Body Language

Mythos

by Andrew Dorsett

14 November 2016

Seasoned though they may be, Body Language maintain the youthfulness and vigor of a band just starting out, and this album still has the charm and promise of a debut.
 
cover art

Body Language

Mythos

(Om)
US: 4 Nov 2016
UK: 4 Nov 2016

Thick, chunky bass lines. Gauzy analog synth stabs. Danceable house beats. Breathy, slinky, R&B-inflected vocals gliding over an electropop arrangement. Perhaps you’ve heard this band before?

Of course, any act is more than these descriptors alone, but it cannot be denied that in 2016 there is a glut of artists making music using these sonic materials. Jessy Lanza, AlunaGeorge, How to Dress Well, Harrison, and Kaytranada have all released albums this year that faithfully mine such territory, taking after the lead set by larger acts in previous years like Disclosure. When all of these familiar sounds come to the fore immediately on “Addicted”, the first track and lead single from Brooklyn quartet Body Language’s Mythos, it might be easy to get a bit dismissive. The track is pleasant enough, but it’s a bit of a paint-by-numbers run-through of the elements outlined above. Angelica Bess’s vocals are alluring and sensual; the synth bass is nimble and, if not danceable exactly, then at least wiggly. Nonetheless, the overall product comes across as an arid and somewhat lifeless attempt at flirtation. 

These same elements bleed into the first minute of the following track, “Can’t Hang On”. At a mere seven tracks and thirty-two minutes, Mythos is by no means a lengthy listen, but for a brief moment, there is the sense that it could all get quite exhausting very quickly if Body Language persist in milking this style without variation. And then that chorus hits. “We’ve fallen further than we knew / I can’t hang on / I love you but I cannot move”, Bess sings, her voice suddenly opening up into a full-throated, commanding belt. She sounds like an entirely different singer compared to the slinky coyness of before, and it turns out this style suits her far more and makes for an enthralling listen. Bess continues in this manner on follow-up track “Free”, at which point former skeptics such as myself will be locked in for the remainder of the ride.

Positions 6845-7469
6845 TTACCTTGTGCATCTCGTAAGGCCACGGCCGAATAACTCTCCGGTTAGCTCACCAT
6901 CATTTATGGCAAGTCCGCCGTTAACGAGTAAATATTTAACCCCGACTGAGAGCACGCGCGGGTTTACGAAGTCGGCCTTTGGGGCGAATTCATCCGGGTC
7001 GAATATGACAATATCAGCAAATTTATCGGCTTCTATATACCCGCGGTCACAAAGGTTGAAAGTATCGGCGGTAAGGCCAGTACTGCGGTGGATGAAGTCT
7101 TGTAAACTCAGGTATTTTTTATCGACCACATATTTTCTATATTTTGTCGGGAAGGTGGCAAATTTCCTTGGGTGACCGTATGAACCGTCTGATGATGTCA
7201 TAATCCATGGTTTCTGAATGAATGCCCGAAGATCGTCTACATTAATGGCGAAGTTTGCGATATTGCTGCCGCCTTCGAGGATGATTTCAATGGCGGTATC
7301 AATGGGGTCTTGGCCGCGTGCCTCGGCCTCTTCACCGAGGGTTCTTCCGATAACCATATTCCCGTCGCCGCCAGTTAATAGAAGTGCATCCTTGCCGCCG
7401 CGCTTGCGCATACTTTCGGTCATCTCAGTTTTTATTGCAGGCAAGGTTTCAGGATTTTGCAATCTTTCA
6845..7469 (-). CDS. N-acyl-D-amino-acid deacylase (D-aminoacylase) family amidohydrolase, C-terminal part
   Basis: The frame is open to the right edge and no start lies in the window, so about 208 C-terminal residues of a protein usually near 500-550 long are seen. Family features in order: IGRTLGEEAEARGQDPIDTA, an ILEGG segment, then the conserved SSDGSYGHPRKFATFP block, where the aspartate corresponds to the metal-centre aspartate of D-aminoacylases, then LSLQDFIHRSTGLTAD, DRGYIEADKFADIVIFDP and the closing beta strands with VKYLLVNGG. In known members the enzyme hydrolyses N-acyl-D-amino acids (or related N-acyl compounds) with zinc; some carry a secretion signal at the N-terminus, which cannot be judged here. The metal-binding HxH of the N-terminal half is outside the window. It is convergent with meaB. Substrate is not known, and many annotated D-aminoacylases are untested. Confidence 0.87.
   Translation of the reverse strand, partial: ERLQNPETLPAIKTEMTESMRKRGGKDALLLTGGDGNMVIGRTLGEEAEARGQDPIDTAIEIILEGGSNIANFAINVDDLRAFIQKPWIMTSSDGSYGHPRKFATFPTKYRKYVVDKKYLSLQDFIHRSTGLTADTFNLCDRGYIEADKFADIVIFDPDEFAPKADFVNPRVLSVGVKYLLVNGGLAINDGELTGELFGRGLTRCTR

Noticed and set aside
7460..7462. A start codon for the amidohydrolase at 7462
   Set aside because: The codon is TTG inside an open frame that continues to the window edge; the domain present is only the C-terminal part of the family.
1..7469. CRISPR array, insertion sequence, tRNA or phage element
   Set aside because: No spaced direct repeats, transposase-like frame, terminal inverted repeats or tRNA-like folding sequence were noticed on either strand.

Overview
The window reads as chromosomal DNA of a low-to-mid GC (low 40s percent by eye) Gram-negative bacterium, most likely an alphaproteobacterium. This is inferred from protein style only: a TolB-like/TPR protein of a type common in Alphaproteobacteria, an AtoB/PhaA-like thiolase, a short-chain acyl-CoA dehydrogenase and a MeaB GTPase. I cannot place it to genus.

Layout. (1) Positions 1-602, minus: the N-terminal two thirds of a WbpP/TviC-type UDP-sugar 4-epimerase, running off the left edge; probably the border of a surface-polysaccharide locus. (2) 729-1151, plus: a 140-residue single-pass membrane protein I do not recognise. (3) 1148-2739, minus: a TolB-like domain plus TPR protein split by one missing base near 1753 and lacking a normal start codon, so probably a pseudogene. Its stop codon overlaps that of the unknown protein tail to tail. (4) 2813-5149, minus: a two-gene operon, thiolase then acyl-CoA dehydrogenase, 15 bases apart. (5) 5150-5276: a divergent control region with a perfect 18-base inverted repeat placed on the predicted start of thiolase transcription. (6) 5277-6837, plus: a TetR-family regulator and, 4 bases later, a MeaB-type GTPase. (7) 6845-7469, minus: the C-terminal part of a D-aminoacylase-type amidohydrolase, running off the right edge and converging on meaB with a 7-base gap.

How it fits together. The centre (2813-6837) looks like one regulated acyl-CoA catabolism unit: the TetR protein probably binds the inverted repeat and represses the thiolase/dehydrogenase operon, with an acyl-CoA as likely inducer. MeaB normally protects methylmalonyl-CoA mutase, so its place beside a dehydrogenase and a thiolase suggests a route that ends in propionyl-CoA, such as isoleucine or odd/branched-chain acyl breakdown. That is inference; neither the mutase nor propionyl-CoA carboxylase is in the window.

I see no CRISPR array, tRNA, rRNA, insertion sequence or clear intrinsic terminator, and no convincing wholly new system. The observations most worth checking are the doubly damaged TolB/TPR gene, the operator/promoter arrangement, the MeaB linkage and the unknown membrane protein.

From this moment forward, Body Language put their full arsenal in play, and the remaining tracks are an inventive, complex, and playful blend of genres and styles. Rather than adhering strictly to a particular arrangement of variables, Bess, along with bandmates Matthew Young, Grant Wheeler, and Ian Chang, mix and match their house, disco, R&B, funk, and pop influences in inspired and dynamic ways. It starts to sound like they’re having, well, fun, and it becomes easy to have fun along with them.

When Young takes over for a vocal turn on “Changing Tides”, and then again on “Be Mine”, it injects the experience with a further sense of variety and, yes, a welcome statement about gender. Lots of electronic projects feature female vocalists backed by male producers. While this puts the woman in the forefront of attention, it can also play into a troubling dynamic wherein women become the objectified “face” of the band, and men are portrayed as the serious and technically savvy masters behind the scenes. This is why, perhaps unintuitively, it can be a bit subversive for female and male bandmates to democratically share both the vocal stage and the production backdrop, as Body Language do on Mythos. Unlike other synthpop acts like Chvrches, Bess and Young more evenly split their time as lead vocalists, and more importantly, Young’s turns feel like more than mere obligations. “Be Mine” in particular is one of the highlights of the whole record, with a shimmering, spritely, fragile poppiness all but guaranteed to make you smile and sway.

Mythos is a physical album that does not take itself too seriously, but it is still thoughtfully and intricately constructed enough to persuade even the most dour of listeners. Body Language have been around since 2008, and seasoned though they may be, their music maintains the youthfulness and vigor of a band just starting out, and this album still has the charm and promise of a debut. Such energy will doubtless generate new enthusiasm for Body Language moving forward, making them just as exciting to watch now as they were eight years ago.

Mythos

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